As I posted back in early August, from time to time I think of something I should write down as a Birding Rule. So I started out with the first Bob’s Birding Rules. Soon after I had another encounter I wanted to document but for a variety of reasons was prevented from writing the post until now. And it wasn’t really a Birding Rule, so I’m going to start a list of observations. So here is an Eastern Screech-Owl Birding Observation.
Eastern Screech-Owl Birding Observation – The Owl is Closer than you think.
And I mean lot closer.
Periodically in the non-breeding season (breeding season is mid-March – early May) I check a few places to see if Eastern Screech-Owls are present. My procedure is to go out an hour before sunrise on a windless day. (And in my opinion Eastern Screech-Owls are more crepuscular than noted, but that’s a different story.) I play a recording for about two minutes and wait.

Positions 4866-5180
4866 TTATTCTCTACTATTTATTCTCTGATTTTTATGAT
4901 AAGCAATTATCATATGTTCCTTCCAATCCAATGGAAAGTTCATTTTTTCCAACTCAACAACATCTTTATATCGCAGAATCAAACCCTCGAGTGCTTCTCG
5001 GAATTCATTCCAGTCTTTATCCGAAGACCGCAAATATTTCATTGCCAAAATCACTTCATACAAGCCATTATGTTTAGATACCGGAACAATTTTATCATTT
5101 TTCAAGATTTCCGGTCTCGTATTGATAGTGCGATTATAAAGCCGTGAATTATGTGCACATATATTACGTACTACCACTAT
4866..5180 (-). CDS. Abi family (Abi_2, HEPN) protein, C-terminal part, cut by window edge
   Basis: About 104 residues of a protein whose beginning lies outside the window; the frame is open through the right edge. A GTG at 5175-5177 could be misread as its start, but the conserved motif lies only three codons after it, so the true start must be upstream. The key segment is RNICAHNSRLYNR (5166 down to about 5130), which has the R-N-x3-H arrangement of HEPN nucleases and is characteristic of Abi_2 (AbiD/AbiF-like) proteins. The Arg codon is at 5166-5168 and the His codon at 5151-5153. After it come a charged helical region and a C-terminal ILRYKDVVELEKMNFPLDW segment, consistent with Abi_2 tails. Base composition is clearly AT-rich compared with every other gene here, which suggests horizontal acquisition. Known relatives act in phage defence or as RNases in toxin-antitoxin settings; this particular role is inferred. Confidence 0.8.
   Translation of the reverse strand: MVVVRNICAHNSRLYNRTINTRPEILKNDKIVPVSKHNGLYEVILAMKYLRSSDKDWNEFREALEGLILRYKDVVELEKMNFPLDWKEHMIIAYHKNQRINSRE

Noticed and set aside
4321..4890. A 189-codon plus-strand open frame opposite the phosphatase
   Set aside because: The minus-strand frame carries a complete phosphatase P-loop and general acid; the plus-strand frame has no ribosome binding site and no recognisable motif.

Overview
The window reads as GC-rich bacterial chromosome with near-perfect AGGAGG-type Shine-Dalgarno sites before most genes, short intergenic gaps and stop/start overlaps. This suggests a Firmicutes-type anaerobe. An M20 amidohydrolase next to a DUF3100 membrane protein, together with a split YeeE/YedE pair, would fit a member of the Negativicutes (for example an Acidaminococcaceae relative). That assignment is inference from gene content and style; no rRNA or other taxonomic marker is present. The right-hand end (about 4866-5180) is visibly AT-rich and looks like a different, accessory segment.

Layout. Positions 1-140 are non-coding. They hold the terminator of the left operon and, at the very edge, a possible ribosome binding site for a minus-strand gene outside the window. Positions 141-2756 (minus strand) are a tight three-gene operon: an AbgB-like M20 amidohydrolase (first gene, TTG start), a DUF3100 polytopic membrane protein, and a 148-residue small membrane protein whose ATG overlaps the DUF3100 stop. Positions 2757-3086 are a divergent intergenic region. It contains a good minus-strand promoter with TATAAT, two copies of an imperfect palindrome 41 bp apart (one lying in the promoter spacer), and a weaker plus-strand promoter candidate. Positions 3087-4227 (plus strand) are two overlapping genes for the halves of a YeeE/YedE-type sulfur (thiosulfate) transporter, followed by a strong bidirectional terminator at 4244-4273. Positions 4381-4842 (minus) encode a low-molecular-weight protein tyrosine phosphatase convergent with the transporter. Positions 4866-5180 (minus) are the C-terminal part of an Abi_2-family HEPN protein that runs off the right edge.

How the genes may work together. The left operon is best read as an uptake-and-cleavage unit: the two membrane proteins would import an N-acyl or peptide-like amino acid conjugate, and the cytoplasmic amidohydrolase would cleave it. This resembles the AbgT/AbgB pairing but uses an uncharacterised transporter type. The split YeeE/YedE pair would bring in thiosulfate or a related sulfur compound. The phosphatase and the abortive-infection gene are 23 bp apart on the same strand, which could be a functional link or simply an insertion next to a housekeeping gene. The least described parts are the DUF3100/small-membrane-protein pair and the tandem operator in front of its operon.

Inevitably I will hear the soft trill of one or two calling nearby after missing these silent creatures fly in.
And here is where I make my mistake.
In the morning twilight I can usually make out their silhouette and even see a few features. IF I CAN FIND THEM. The problem is I’m looking 20 or 30 feet away in trees when they are only 3-4 feet away on the closest branch trilling very, very softly. I only figure it out when I move and they fly off screeching.
So how do I ensure I don’t make the same mistake again?
The night before I go owling I make breakfast and lunch for the next day. And since I have to get up and go early instead of waiting and enjoying coffee, I review a checklist of what to take the next morning. I lay it all out and I’ll be ready to go.
I’m going to add to the start and end of the checklist – “Remember owls will be closer than you think!”
And another thing I’ll add is the odds are there will be a Barred Owl nearby watching the action. Always is.